Researchers and industry from the United Kingdom and Canada will test a new approach for secure communication using satellite-based quantum technology in a joint project.
Space engineering company Craft Prospect Ltd, based in Glasgow, is leading the development of a novel integrated WCP quantum transmitter (JADE), working with researchers at University of Strathclyde and the University of Bristol. The work aligns with Craft Prospect’s offering of ‘Smart Secure Space’ providing artificial intelligence and quantum technology products to power the next generation of space missions.
JADE is a complete quantum source solution for satellite QKD, targeted to fly on Canada’s QEYSSat mission integrated with additional technologies from Canadian partners.
On the Canadian side, the project is led by Thomas Jennewein, a faculty member in the Department of Physics and Astronomy and the Institute for Quantum Computing, researchers at the University of Waterloo are developing the Quantum Encryption and Science Satellite (QEYSSat), with a quantum key distribution payload that will allow the transmission of unbreakable keys for securing information. The Waterloo team, will closely collaborate with its Canadian partners Honeywell, the Canadian Space Agency, and researchers at the University of Calgary.
Together, the UK-Canada consortium will demonstrate a novel Reference Frame Independent Quantum Key Distribution protocol (ReFQ), capable of creating a quantum communication network in space signifying a big milestone in satellite QKD.
By sending secret keys to ground stations on both sides of the Atlantic, the project will serve as a proof of concept for a global communications network secured by the laws of quantum physics. The first prototypes of the UK systems have been delivered and are now undergoing integration testing in Canada.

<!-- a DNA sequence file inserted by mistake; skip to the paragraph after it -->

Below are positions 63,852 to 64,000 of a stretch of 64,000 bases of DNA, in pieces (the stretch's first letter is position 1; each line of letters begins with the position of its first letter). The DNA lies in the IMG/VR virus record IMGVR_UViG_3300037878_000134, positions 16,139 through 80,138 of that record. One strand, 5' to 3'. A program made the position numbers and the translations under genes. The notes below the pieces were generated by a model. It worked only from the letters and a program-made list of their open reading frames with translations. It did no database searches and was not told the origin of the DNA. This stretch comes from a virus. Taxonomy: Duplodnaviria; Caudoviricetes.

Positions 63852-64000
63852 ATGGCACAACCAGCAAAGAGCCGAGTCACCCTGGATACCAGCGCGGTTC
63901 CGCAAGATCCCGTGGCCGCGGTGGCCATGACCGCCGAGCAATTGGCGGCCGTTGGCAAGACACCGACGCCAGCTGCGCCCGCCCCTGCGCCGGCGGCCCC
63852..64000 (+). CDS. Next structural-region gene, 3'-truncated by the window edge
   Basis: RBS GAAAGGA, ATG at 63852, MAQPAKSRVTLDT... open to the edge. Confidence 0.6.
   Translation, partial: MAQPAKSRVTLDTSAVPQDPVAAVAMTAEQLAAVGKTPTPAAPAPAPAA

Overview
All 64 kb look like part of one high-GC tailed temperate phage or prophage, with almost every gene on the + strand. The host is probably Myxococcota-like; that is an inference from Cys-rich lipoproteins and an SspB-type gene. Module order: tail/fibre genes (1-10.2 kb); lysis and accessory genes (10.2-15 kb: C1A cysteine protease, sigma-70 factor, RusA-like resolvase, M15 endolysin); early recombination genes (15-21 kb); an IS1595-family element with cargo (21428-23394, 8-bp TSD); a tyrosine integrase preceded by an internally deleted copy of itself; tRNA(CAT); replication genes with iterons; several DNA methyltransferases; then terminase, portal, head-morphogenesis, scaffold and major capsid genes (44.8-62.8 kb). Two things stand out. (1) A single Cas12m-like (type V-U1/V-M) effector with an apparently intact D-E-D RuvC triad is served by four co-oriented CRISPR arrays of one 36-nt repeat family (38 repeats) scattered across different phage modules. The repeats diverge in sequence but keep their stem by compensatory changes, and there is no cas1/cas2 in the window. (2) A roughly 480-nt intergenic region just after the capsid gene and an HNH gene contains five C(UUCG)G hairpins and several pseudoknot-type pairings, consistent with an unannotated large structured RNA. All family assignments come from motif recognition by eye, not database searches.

“We are excited to be a part of a bilateral agreement between the UK and Canada to develop crucial quantum capabilities which will go a long way towards building a global quantum communication network,” Steve Greenland, Managing Director of Craft Prospect, said. “The JADE module represents a significant development in the availability of commercial quantum products developed specifically for the space sector.”
The researchers at Waterloo and Strathclyde will also collaborate on theoretical analysis and modelling of the quantum system, as well as developing secure communication protocols for the new quantum transmitter.
The project will receive up to £300,000 from Innovate UK, part of UK Research and Innovation, and up to $400,000 from the Natural Sciences and Engineering Research Council of Canada as one of eight winners of the UK-Canada Quantum Technologies Competition announced in November.
The competition is part of an initiative to bring together industry, government and academia to accelerate the development of quantum technologies.
“This project will not only expand the capabilities of the QEYSSat mission, but of satellite-based quantum technologies in general,” Jennewein said.